I’ll make a safe bet: Within the last two days, you’ve seen or heard an offer to try your luck at a lower rate by getting a free auto insurance quote. All you have to do, the insurance company promises, is fill out a free ‘n’ easy questionnaire to get your new price.
But what actually happens when you fill out a free auto insurance quote? Does the experience live up to the promises we see and hear in all of those perky ads? And what happens to all the personal information you have to hand over, and how bad is the ensuing marketing bombardment you get on your phone and in your email inbox?
I went on a free insurance quote spree. Here’s what I found
When I needed a new insurance policy recently, I put off the chore for weeks until I decided to fill out as many free quotes as I could in one night. All I was hoping to do was break through all of the questionnaires and advertisements to get a list of prices from different companies, but I got a little more than I bargained for.
Filling out the quote surveys wasn’t too hard — Each takes around 10 minutes and the info you provide is nearly identical for each quote, and after filling out quotes and creating several accounts I’ll never use again, I got my list of prices.
Then I got called. A lot. I was contacted twice by each company: once on the day that I filled out the quotes, and once the next day. I was surprised by how quickly and consistently I got called by the insurance companies, and I began to feel like I handed out my personal information too carelessly. Was I in for months of spam?
When you get a free quote, you have to give insurance companies this info
When you begin filling out a free quote, you’ll first be asked to provide basic information about yourself that helps insurance companies calculate your estimated premium.
- Your personal info: age, gender, marital status
- Vehicle info: make, model, year
- Driving habits: expected miles per year
- Your job
- Your contact info: email and phone number
To complete a quote you have to allow insurance companies access to this info
- Your driving record
- Your insurance claims history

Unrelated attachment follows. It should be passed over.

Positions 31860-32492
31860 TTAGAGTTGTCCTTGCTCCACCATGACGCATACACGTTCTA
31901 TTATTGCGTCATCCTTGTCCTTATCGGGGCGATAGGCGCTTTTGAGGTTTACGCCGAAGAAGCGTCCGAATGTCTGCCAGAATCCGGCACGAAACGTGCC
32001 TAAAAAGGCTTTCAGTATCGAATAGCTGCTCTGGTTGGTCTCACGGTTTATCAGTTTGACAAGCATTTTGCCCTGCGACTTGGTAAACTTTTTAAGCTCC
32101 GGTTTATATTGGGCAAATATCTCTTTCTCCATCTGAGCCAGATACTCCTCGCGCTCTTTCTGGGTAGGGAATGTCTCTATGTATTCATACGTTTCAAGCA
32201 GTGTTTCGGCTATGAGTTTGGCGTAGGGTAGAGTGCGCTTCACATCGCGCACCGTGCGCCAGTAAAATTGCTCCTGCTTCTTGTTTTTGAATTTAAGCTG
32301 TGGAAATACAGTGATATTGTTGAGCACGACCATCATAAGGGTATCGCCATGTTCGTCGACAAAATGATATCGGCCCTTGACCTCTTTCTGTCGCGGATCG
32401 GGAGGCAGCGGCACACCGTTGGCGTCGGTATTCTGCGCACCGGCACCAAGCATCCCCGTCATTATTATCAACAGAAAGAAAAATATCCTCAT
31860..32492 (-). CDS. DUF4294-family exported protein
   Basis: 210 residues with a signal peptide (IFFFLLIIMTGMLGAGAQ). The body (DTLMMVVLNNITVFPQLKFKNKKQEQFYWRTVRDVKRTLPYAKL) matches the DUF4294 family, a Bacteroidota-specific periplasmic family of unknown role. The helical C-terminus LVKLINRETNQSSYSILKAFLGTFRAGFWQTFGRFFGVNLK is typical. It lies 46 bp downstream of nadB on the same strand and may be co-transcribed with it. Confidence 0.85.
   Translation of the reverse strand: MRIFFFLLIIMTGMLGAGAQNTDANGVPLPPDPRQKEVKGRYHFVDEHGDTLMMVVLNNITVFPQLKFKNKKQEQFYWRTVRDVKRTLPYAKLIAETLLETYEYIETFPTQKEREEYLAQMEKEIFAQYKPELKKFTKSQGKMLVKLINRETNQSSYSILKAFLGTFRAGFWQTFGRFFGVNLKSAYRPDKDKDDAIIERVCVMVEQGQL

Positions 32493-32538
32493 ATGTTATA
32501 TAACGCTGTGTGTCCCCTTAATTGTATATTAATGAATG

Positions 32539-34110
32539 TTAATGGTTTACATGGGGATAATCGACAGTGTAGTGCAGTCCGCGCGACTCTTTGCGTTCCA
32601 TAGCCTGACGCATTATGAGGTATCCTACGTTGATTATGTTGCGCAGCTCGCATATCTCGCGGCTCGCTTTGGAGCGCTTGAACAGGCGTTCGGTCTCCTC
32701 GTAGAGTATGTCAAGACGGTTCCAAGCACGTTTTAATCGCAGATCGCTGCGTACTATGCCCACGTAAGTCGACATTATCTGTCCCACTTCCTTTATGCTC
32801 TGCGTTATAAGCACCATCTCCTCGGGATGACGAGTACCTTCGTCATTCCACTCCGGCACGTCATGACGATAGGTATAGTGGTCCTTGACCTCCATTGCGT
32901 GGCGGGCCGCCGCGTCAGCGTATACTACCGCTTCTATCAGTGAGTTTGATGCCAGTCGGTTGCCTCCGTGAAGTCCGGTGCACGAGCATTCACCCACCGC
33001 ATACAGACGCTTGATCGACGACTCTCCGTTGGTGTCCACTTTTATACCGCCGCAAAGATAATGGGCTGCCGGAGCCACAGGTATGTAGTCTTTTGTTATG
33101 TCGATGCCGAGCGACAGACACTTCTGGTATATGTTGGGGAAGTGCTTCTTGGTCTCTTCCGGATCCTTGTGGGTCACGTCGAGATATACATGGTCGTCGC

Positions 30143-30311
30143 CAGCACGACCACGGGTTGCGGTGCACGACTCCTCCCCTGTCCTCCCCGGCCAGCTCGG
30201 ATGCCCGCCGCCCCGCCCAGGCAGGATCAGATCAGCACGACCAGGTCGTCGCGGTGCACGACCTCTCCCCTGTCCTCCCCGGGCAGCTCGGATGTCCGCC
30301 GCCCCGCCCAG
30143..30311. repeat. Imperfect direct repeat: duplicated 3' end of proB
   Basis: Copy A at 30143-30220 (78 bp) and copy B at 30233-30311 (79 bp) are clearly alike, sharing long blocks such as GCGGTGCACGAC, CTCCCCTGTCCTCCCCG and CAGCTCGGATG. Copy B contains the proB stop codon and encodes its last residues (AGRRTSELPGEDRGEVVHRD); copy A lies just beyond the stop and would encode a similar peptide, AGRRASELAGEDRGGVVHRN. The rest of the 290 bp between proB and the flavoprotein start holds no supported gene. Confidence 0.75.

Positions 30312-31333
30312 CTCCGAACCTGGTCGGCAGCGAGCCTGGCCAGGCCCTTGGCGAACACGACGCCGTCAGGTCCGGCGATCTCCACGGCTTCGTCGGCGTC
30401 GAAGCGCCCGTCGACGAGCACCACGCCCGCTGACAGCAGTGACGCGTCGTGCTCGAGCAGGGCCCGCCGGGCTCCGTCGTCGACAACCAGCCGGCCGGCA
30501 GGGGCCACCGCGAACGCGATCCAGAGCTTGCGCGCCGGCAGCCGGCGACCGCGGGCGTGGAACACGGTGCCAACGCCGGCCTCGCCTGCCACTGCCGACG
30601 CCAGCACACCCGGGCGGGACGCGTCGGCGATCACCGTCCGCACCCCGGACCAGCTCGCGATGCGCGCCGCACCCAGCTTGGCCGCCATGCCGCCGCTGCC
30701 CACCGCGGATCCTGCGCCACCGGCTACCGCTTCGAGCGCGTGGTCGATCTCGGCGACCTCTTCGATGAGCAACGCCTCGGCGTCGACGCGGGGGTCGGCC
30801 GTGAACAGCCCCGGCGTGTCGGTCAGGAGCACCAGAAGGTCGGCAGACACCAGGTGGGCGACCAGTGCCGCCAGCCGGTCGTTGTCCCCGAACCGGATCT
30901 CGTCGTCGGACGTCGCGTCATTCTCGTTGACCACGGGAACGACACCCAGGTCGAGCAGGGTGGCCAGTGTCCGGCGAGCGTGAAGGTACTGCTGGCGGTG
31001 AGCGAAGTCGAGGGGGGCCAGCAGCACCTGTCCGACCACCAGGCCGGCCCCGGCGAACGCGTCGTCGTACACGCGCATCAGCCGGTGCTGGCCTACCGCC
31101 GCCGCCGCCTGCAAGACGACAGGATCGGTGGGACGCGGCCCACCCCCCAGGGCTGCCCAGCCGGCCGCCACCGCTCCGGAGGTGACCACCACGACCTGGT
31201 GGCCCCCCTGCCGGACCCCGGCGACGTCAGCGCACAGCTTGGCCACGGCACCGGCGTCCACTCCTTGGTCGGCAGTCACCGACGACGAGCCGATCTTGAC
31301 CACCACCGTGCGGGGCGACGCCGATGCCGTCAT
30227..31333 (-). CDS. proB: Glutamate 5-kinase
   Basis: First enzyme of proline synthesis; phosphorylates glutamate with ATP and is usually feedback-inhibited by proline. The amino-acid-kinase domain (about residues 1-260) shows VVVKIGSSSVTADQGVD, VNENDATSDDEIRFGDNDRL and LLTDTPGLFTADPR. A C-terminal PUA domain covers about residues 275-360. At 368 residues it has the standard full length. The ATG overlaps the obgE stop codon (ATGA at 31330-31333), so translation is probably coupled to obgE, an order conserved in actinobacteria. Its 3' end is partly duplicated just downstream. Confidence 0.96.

- Your credit history (in the states that allow that, not all do)
- A consumer report
It’s all publicly available information, but it’s not always clear what information they get, where it comes from, or how they’ll use it. In the end, I found that there’s nothing devious going on — all the insurance companies want to do is figure out how much to charge your for insurance and then try to sell you a package.
You consent to being contacted one or more times by phone
This might be the biggest annoyance of all: To get free quotes, you have to agree to provide a phone number. Insurance companies know that they need to get you on the phone to complete such an expensive and complicated transaction, so be ready to get called once or twice for each quote you fill out.
Insurance companies share your info with these people and entities
Are you signing your privacy and your information away when you’re getting a free quote? Not really. I dug into the privacy policies of insurance companies like Allstate, and I found that they have pretty strict policies governing the way they share your information that prevent them from circulating it.
Insurance companies mostly share your information behind the scenes to get their job done. It might seem like you’re only dealing with one company, but in reality many different people and entities work together to deliver auto insurance products, and each of those people needs your information to get the job done.
You’re not handing over your information to be sold and shared with spammers who will bombard you with flurries of unsolicited offers, but the company will try to advertise to you. It’s not totally clear how they deal with third-party marketers, but since filling out many free quotes I’ve only gotten offers directly from companies — never from an unrecognizable third party (spammer). So it seems like the insurance companies are actually sticking to their privacy policies.
You are quoted insurance prices, then you get contacted by phone and email
Once you complete the form and agree to the terms, you’ll finally see insurance price estimates. You can tweak the price estimates by changing your level of coverage, and if you want to move closer to a purchase you can click a buy button or call a phone number.
Expect phone calls soon after. The phone sales people aren’t pushy, but they’re persistent. If they think you’re at all interested in making a purchase, they’ll stick with you. If you tell them you’re just shopping around, they’ll give up after a call or two.
I actually needed to buy insurance during my free-quote spree, so I spent some time on the phone with each company. After a while I understood more about what I wanted, and I ended up buying a six-month policy.
Is there a better way to get pricing estimates than free online quotes?
All the small hassles involved with free online insurance quotes — filling out questionnaires, agreeing to long and potentially sketchy terms of service, getting called by each insurance company — might make you want to find a different way to get a quick quote.
Is there a better way? Is there any way to get a price without handing over too much of your sensitive personal info?
Alternatives to free online quotes:
- Call insurance companies directly — You’ll still have to provide all the same information, but it will be over the phone instead of in an online survey.
- Call a local agent — Local agents need the same info, but they get it over the phone or from in-person meetings.
In the end, if you want as many free auto insurance quotes as fast as possible, you’ll have to suck it up and sit through online surveys and phone calls.
The process is annoying if you’re just shopping around out of curiosity, but if you’re actually looking to buy insurance right now, you’ll be able to get a lot of information in a short period of time.